Current Issue Details

Buy Current Issue

Reviews > Shows

Published: 2004/05/27
by Jesse Jarnow

Big In Japan, Piano’s, NYC- 5/21

NYC ROLL-TOP: Big In Japan, Yo

People sometimes refer to "heavy" improvised music. I've seen the word (and
probably even used it myself) in reference to tons of different acts,
ranging from thrumping jambands to dissonant free jazz blowers to
hyperkinetic jungle DJs. And, despite the fact that it's probably fairly
applicable to all, they're also all very different definitions of the word.
An aging Ornette Coleman fan probably wouldn't agree with a hopped-up young
raver about whether their respective heroes were actually "heavy." So it

That said, Big In Japan – Lake Trout minus guitarists Woody Ranere and Ed
Harris – is fucking heavy in a way that could probably be mutually
appreciated by fans of various stripes of other fucking heavy music. On
Friday night, Big In Japan – normally relegated to side project action in
Lake Trout's native Baltimore – graced the stage at Piano's, on Manhattan's
Lower East Side for a rare road appearance. The star of the show was
undoubtedly drummer Mike Lowery, who called to mind the virtuosic fury of
drummers like John Bonham and Keith Moon without sounding one rhythmic iota
like either.

Over the course of the band's set, the trio moved with a single-minded
unity, mining the space somewhere between raging drum-n-bass and punk. Their
ideas, stated in simple repeating patterns by bassist James Griffith and
electric pianist Matt Pierce, were organized magnificently, flowing from one
to another in a perfectly logical stream. The band took few breaks in the
set. Like in Lake Trout, Pierce and Griffith reveled in a musical economy.
Griffith excelled at minimalist two-note basslines (like the distinctive
bass introduction to Radiohead's "The National Anthem" used as an
ever-varying template), employing different amounts of tricks – distortion,
a pint-glass as a slide – to vary his attack. Lowery, the only bandmember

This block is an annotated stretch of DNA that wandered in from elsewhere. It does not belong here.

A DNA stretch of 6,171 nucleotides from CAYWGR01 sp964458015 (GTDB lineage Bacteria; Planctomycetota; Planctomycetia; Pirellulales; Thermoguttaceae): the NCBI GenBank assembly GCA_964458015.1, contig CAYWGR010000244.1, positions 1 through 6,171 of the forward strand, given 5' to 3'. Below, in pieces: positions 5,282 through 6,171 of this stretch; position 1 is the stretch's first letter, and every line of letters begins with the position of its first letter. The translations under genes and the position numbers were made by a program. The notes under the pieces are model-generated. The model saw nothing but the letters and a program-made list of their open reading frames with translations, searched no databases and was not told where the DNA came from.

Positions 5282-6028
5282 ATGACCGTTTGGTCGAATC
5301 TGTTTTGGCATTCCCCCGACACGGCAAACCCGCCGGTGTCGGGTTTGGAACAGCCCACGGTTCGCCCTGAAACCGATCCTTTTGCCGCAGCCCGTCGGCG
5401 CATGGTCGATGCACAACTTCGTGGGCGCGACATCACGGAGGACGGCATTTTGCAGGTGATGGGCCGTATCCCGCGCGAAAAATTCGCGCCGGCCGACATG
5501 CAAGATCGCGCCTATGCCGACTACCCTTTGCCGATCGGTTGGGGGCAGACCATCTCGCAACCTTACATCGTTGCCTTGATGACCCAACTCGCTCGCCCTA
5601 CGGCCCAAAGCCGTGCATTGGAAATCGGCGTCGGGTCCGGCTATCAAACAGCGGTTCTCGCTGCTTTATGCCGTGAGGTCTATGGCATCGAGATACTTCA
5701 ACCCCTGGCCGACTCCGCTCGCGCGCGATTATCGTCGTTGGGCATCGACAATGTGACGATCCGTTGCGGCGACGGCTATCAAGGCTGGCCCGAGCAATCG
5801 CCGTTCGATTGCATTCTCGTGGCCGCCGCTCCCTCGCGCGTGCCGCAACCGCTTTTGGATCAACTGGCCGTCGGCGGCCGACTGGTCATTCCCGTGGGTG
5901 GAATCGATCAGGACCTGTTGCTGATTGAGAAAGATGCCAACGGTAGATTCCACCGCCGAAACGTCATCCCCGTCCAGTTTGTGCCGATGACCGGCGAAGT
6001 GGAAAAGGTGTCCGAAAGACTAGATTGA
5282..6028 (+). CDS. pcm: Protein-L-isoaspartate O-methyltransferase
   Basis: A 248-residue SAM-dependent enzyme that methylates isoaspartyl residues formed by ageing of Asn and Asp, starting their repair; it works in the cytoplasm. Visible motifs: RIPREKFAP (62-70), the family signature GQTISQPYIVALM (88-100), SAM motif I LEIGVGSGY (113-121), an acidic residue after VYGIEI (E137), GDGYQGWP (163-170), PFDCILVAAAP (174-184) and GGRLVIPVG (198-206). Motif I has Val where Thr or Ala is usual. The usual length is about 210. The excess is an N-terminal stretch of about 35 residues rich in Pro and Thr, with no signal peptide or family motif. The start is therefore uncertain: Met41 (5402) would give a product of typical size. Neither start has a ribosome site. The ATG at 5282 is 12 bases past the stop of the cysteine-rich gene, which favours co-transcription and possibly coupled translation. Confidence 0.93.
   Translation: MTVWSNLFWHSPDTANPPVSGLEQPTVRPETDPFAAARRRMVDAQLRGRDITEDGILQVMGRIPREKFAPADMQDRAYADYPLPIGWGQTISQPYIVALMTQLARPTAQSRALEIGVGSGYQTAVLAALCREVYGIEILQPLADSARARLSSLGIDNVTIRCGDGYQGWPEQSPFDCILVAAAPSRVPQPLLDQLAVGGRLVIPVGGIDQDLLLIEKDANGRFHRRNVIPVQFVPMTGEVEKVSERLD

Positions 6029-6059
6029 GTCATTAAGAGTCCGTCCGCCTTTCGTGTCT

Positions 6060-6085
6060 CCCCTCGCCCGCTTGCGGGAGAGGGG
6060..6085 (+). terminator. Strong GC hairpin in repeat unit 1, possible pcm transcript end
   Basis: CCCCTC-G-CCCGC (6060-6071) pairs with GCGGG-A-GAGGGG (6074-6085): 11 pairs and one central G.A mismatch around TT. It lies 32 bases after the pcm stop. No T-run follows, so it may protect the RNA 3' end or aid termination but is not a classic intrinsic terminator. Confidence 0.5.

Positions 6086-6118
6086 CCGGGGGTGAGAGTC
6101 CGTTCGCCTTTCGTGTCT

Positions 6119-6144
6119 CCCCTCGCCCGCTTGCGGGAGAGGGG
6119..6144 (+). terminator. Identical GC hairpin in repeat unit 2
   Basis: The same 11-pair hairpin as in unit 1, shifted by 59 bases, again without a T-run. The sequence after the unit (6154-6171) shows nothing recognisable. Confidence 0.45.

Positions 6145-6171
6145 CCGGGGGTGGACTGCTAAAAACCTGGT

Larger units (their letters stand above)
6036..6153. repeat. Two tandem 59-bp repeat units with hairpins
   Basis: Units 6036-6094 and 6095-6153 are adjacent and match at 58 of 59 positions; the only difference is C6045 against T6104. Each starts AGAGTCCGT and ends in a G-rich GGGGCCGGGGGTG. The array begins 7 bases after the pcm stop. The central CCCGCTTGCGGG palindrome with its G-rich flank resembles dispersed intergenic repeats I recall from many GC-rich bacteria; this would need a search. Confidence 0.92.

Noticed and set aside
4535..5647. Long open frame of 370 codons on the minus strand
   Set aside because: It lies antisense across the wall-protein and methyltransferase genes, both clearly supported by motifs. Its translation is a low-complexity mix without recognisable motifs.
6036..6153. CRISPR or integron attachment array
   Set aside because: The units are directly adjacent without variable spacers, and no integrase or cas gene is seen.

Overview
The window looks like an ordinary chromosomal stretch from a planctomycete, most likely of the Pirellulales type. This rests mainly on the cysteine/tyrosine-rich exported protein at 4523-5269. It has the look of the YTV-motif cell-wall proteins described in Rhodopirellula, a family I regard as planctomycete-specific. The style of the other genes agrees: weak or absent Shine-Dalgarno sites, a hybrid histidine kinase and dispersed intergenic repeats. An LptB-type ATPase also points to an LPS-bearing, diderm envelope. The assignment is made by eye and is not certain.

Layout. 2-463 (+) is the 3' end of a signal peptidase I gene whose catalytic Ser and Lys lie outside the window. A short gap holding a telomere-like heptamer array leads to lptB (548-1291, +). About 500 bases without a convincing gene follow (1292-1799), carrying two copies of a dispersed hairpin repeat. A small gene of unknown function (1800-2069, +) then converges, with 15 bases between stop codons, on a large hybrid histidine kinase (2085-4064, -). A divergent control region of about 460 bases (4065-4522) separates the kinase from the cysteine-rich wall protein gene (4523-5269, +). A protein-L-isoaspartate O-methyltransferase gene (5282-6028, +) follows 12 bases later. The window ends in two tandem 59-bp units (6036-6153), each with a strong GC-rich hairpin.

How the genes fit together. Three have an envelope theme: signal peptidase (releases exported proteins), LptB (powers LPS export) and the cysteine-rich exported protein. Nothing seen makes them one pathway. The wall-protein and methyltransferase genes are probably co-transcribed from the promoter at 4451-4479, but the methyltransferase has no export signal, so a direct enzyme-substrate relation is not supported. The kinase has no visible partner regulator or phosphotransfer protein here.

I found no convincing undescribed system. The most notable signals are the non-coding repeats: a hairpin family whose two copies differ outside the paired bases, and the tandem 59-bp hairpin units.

expending an obvious amount of energy, took breaks when he needed them,
laying back and letting his bandmates build momentum before exploding back
in with Dave Grohl-like machine gun rolls.

At their best, nobody was soloing, but everybody was improvising. Sometimes
it was hard to tell if they were playing something rehearsed or something
spontaneous. But they played with such force that the line didn't matter
anyway. For the first half of the set, somebody projected surf videos on a
giant white screen behind the band (also played during part of the set by
the adequate New Deal-like openers, Concentric). Later, the surf videos were
replaced by Fritz Lang's silent German expressionist classic,
Metropolis (1927).

In neither case did the band try to play along with the videos.
Nevertheless, in both cases, the images worked in perfect concert with the
music — the waves practically curling and breaking over the band and
transforming their grooves into clearly the most sinister surf-rock ever
made, the dystopian sci-fi abstraction of Metropolis creating a
bizarre visual counterpoint for the music. Big In Japan's set progressed
with such natural drama that it seemed to link with the stuttering workers.
An accidental effect, for sure, but a pleasing one. The Big In Japan show
was mucho fan — a real treat, unhyped, and played casually on a lovely
Friday night. I wish they'd venture 'round here more often.

Show 0 Comments